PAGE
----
Stan looked at Jake. "Do other towns really do this? I thought it was just that little town in Pennsylvania where the media always converges."

"We're the only ones in Connecticut who do it up this big," a voice from behind Stan chimed in.

They both turned to find Cyril Pierce behind them. He wore his typical outfit—a black trench coat over black jeans and a button-down shirt—and his short, curly hair stuck out every which way, thick glasses askew. He carried a steno pad and the offending camera. He nodded at Stan. "Congratulations."

"Thanks. Is there a reason we do it up big?" Stan asked.

Cyril shrugged. "We like to celebrate random holidays."

It was as good a reason as any. Stan had gotten to the point where, almost a year after moving to Frog Ledge and despite still feeling sometimes like she'd gone down the rabbit hole, she was much better at accepting the way things were done.

"I'm going to go see if Betty needs help." Jake leaned down and kissed her cheek. "I'll find you." He walked off. She watched him go, not sure if her cheek was really burning from his lips or if she was having some weird flashback to sixteen.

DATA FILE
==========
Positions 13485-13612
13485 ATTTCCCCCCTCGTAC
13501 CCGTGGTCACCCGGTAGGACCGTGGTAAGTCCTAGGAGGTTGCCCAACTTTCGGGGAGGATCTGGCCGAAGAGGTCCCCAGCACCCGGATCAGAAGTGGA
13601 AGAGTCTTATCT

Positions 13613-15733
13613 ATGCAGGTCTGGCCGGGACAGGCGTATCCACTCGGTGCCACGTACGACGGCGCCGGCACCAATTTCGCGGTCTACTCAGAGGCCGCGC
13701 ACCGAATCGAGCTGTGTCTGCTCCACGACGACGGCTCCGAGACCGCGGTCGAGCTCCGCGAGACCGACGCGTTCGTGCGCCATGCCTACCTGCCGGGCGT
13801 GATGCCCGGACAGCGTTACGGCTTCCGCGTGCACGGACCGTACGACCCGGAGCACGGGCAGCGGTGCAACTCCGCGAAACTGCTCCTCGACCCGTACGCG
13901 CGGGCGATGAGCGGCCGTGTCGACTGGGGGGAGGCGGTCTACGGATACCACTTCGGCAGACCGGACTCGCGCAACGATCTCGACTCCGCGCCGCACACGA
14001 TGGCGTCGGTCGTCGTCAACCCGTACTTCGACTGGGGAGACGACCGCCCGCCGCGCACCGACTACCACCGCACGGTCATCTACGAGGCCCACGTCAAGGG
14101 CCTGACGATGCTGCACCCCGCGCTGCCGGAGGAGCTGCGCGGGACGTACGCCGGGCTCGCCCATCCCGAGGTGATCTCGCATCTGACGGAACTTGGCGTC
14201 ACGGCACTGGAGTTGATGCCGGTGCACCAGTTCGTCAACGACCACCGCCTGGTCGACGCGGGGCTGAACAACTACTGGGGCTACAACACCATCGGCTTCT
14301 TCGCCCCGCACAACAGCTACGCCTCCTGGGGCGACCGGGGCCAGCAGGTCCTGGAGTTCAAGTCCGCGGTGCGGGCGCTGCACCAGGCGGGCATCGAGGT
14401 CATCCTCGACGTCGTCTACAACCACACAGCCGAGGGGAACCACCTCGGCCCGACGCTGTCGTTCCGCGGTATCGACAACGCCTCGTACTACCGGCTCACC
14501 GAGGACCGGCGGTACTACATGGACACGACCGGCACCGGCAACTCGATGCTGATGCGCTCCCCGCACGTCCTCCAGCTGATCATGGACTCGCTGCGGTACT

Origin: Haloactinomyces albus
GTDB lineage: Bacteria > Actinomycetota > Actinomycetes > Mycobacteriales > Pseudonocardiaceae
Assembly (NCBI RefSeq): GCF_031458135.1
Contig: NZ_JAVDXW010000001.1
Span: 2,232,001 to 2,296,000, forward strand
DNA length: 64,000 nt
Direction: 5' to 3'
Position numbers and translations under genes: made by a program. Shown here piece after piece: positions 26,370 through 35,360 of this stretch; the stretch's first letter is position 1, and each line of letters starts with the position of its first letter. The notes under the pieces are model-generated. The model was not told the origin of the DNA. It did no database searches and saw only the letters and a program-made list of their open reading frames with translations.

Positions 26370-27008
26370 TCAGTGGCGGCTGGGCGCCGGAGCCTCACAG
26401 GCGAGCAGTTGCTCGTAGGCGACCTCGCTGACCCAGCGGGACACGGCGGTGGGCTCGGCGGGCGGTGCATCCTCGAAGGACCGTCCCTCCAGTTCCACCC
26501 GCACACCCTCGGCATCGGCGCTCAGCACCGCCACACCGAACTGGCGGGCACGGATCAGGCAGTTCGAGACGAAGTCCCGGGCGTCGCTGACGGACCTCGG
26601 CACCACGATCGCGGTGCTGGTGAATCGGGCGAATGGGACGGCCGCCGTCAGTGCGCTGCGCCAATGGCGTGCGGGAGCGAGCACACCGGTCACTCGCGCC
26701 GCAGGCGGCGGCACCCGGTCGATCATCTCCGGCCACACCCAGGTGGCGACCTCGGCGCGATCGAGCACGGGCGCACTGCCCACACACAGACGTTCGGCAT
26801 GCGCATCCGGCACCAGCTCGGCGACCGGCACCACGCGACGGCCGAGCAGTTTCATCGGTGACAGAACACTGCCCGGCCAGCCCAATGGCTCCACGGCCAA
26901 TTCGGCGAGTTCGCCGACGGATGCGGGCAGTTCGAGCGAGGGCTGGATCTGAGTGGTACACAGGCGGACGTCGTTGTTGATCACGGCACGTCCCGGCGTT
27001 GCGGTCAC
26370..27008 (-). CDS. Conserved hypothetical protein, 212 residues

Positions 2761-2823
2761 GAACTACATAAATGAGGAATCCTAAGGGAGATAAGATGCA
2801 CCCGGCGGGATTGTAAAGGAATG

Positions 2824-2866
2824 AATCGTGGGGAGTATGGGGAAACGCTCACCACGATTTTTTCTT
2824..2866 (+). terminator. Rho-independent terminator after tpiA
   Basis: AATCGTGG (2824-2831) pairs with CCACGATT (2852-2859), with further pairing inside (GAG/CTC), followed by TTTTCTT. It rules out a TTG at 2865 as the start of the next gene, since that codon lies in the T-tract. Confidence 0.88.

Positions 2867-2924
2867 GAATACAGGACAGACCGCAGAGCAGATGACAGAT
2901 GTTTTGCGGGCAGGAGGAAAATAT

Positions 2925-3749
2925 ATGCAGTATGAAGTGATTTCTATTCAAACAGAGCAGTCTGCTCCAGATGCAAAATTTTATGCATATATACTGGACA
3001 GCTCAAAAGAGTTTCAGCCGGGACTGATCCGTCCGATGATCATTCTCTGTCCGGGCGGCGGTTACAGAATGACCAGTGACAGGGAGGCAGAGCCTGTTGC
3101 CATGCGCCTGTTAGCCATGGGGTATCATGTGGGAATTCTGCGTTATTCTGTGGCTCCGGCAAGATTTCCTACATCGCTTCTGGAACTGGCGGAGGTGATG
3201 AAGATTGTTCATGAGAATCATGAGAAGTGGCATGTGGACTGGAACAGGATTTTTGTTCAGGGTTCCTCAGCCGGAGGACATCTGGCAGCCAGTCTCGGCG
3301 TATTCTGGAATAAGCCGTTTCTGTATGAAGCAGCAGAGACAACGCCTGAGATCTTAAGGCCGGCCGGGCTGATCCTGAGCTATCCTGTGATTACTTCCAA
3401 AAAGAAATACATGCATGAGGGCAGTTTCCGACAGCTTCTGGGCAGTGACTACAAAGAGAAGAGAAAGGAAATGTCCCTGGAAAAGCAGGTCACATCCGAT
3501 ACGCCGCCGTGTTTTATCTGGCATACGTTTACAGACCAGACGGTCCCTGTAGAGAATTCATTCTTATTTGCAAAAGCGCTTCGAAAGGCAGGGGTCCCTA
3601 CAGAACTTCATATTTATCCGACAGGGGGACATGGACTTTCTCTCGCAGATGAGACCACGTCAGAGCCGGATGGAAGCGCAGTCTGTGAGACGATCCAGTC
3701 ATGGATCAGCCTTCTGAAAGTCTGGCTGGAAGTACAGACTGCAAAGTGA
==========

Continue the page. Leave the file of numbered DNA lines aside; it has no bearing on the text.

"Hello? Stan?" Cyril waved his steno pad at her. "I have a couple more questions."

"Hmm? Oh, sure. Shoot." She focused on him. "But I can't give anything away about the gift."

She spent the next few minutes dodging specifics while explaining that, based on her research, groundhogs were vegetarians who enjoyed an occasional bug. Those findings had given her pause considering her occupation—baking healthy, natural, organic pet treats—and the task before her, but she figured she could make it work. She'd spent all day yesterday baking a special, full-sized, carrotshaped cookie flavored with nuts and berries, resting on a bed of grass. Organic, homegrown cat grass, to be specific. She hoped Lilypad liked it.